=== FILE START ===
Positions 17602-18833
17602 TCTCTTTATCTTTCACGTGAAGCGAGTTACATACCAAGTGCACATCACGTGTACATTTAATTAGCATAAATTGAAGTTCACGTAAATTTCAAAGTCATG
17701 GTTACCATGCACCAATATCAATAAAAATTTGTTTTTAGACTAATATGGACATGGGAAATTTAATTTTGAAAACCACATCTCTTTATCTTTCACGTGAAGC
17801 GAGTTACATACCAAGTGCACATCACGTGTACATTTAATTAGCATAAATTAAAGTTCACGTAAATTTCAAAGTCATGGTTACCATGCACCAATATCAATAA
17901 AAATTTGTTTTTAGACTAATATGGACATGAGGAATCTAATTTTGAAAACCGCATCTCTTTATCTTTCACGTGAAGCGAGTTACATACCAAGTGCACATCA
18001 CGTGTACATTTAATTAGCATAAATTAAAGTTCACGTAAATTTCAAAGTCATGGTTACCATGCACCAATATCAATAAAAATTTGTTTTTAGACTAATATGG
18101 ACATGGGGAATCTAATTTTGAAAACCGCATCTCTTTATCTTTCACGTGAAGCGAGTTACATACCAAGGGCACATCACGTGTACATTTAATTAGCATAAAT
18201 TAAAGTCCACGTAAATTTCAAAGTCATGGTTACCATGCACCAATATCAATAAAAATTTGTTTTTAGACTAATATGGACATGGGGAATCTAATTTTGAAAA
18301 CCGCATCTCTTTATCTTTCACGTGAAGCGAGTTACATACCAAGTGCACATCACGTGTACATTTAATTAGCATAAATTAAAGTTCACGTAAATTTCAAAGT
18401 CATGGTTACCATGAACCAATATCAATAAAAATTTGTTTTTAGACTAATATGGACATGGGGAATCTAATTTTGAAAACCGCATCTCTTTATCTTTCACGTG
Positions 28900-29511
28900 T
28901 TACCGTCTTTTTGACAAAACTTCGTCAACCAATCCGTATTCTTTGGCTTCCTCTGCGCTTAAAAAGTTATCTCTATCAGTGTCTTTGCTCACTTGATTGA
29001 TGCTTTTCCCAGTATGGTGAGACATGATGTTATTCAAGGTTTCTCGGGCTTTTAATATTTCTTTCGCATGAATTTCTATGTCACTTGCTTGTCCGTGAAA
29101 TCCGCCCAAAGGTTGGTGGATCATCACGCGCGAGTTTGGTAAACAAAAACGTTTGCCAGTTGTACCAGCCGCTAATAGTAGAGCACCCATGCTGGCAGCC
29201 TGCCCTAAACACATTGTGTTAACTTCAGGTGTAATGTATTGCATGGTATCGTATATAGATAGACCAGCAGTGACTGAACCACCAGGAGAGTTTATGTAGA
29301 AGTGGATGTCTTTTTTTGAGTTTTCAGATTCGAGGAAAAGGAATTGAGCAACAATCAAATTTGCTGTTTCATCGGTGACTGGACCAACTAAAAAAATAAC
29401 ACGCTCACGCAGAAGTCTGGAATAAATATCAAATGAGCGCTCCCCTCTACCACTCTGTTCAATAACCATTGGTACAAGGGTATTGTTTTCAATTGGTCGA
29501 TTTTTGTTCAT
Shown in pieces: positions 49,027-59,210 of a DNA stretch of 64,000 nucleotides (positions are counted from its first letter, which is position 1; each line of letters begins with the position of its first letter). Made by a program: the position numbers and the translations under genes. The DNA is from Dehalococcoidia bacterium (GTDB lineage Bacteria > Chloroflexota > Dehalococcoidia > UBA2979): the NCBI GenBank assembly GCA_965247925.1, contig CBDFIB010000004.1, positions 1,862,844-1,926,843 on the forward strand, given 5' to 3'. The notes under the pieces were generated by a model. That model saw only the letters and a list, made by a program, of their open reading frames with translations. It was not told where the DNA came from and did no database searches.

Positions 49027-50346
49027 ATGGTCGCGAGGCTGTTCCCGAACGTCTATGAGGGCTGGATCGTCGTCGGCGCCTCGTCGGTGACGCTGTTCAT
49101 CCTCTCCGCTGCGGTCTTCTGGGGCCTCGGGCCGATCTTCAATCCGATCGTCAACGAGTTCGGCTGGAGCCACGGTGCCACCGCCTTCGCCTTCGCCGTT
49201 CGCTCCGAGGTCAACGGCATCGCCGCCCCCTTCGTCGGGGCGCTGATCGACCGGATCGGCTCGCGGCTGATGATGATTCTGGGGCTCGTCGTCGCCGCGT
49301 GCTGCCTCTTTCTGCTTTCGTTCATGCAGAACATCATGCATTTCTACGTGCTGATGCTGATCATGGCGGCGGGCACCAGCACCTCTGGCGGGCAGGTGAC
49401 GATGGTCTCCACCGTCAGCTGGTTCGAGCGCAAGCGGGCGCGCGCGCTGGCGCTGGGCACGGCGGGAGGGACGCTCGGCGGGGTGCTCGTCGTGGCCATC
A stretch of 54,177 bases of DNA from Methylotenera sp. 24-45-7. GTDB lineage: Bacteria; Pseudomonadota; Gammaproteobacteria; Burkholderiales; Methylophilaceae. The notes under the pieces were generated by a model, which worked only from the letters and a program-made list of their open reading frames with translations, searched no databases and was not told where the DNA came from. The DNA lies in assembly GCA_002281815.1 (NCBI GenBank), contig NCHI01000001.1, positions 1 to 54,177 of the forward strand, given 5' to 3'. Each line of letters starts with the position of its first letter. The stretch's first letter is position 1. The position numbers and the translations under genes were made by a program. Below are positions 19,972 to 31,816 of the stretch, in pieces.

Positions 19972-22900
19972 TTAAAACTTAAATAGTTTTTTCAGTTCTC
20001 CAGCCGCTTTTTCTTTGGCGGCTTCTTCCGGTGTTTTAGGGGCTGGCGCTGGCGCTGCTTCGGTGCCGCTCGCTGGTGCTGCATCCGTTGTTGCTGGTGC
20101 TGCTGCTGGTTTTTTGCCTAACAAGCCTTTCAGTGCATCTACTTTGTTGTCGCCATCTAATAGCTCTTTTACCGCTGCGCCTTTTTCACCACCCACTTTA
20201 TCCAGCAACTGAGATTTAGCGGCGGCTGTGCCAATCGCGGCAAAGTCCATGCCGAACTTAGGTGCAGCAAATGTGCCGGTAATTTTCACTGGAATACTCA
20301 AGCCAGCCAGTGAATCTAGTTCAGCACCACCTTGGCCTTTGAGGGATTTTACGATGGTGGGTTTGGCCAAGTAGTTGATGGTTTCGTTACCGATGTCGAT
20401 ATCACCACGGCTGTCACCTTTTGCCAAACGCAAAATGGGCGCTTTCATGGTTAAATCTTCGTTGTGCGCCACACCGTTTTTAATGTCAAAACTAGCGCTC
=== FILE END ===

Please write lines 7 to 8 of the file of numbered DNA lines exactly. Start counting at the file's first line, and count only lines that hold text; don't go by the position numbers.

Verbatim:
18101 ACATGGGGAATCTAATTTTGAAAACCGCATCTCTTTATCTTTCACGTGAAGCGAGTTACATACCAAGGGCACATCACGTGTACATTTAATTAGCATAAAT
18201 TAAAGTCCACGTAAATTTCAAAGTCATGGTTACCATGCACCAATATCAATAAAAATTTGTTTTTAGACTAATATGGACATGGGGAATCTAATTTTGAAAA